The natural homeostatic state of our bodies as we age is one of decline. Specifically, we undergo two processes: sarcopenia (age related loss of muscle mass) and dynapenia (age related loss of strength and power production). The statistics surrounding these conditions are staggering including the average individual will lose about 4-10% of muscle mass per decade past the age of 40 while 16% to 18% of women and 8% to 10% of men older than 65 cannot lift 10 lbs or stoop/kneel down.
Furthermore, these conditions leave us vulnerable to many health complications like decreased balance and proprioception, increased fall risk, increased bone fractures, obesity, diabetes, coronary heart disease, and cancers. These conditions erode our quality of life and subject us to a sedentary life of pain, limited joint functionality, limited mobility, and ultimately increase our risk for all cause mortality (any way we can die). We all to often accept this fate and assume this is “just what happens when we get old.” However, if we employ proper resistance exercise, this does not need to be our fate. Examining the research on this topic shows us essentially the opposite and that these conditions are both preventable and reversible. If we properly intervene, we can maintain our muscle mass and physical functionality throughout the duration of our lives.
A 2013 study published by the Amercian Association of Aging studied a 6 week resistance exercise intervention on various tests representing functional movement in older adult women (30 second sit to stand and 8 foot up and go). The study found that when compared to a control group (no exercise intervention), the resistance exercise group had a statistically significant improvement in each one of the tests–indicating an improvement in daily functional tasks and general mobility. Additionally, researchers looked at muscle thickness and muscle quality (relative strength to size of muscle) and found that the resistance exercise group showed statistically significant improvements in both muscle thickness and quality whereas the control group showed no improvements whatsoever. A 2009 review examined 120 studies from 1966-2008 (all of which used resistance exercise as an independent variable) and concluded that progressive resistance exercise two to three times per week can improve physical function in older adults, including reducing physical disability, some functional limitations (i.e. balance, gait speed, timed walk, timed ‘up-and-go’, chair rise, and climbing stairs) and muscle weakness in older people. Multiple other studies have shown that resistance exercise in older adults can significantly increase strength, muscle mass and bone mineral density, improve gene expression and mitochondrial characteristics, reduce the risk of falls, obesity, and type 2 diabetes, and, as noted, reduce the risk of all-cause mortality.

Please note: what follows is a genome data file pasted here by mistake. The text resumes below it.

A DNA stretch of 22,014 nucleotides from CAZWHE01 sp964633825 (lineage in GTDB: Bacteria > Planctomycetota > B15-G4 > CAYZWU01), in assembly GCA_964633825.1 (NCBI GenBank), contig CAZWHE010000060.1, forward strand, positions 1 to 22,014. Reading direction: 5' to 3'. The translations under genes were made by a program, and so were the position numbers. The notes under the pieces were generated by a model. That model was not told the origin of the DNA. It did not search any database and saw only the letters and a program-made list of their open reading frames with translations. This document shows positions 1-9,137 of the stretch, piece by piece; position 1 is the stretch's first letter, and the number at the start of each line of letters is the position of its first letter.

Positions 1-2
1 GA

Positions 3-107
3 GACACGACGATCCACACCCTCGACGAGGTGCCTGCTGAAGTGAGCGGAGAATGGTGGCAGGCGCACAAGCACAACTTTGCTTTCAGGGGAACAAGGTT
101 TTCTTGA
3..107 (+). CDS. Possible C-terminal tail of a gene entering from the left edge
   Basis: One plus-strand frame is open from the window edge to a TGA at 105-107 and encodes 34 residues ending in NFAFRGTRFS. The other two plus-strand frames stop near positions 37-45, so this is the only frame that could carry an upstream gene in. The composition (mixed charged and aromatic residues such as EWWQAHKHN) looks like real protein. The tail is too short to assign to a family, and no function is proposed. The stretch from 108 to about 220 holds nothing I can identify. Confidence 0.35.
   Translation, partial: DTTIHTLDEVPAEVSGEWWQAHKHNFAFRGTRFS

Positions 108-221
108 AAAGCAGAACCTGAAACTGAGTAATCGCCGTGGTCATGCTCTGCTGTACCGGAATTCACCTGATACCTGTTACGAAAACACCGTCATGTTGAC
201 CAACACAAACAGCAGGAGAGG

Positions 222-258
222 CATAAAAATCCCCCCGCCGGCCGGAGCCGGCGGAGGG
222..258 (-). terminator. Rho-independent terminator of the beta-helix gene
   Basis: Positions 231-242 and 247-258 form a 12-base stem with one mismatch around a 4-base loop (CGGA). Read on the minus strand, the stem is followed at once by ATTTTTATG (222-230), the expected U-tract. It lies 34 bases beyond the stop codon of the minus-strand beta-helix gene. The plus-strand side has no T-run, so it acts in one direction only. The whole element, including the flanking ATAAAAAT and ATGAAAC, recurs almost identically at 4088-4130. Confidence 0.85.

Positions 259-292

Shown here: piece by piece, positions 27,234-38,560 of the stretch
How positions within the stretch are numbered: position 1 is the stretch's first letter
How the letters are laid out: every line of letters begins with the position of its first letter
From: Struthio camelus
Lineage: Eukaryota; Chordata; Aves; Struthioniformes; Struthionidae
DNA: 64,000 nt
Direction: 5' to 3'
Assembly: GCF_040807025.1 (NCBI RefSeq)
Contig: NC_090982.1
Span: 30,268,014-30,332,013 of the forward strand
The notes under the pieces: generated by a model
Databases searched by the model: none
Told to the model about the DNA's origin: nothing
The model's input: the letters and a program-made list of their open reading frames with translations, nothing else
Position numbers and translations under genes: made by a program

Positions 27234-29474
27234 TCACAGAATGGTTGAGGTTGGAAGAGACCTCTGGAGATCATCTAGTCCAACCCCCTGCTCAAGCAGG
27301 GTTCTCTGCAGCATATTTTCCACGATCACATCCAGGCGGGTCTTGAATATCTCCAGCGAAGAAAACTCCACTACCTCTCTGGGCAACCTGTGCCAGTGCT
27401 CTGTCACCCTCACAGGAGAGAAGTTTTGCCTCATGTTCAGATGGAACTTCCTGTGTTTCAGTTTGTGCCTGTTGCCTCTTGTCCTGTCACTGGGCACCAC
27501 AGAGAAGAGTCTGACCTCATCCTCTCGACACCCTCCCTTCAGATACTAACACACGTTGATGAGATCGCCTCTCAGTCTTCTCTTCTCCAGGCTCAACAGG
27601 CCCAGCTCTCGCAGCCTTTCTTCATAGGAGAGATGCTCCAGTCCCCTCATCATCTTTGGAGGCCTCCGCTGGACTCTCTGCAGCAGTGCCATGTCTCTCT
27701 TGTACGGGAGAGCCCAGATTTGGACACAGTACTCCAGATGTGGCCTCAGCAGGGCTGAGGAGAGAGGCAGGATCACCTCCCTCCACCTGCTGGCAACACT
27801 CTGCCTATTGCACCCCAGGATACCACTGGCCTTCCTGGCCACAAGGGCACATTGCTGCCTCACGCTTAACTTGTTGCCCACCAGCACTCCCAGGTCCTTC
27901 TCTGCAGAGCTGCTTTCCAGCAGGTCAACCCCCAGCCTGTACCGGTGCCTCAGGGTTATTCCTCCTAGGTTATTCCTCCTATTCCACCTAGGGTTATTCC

The evidence is clear that we don’t need to voluntarily subject ourselves to the negative health implications associated with aging related disease and illness. Rather, brief (30 minutes) and infrequent (2x/week) resistance exercise can prevent and reverse many of these implications that we often times assume we are doomed to endure.
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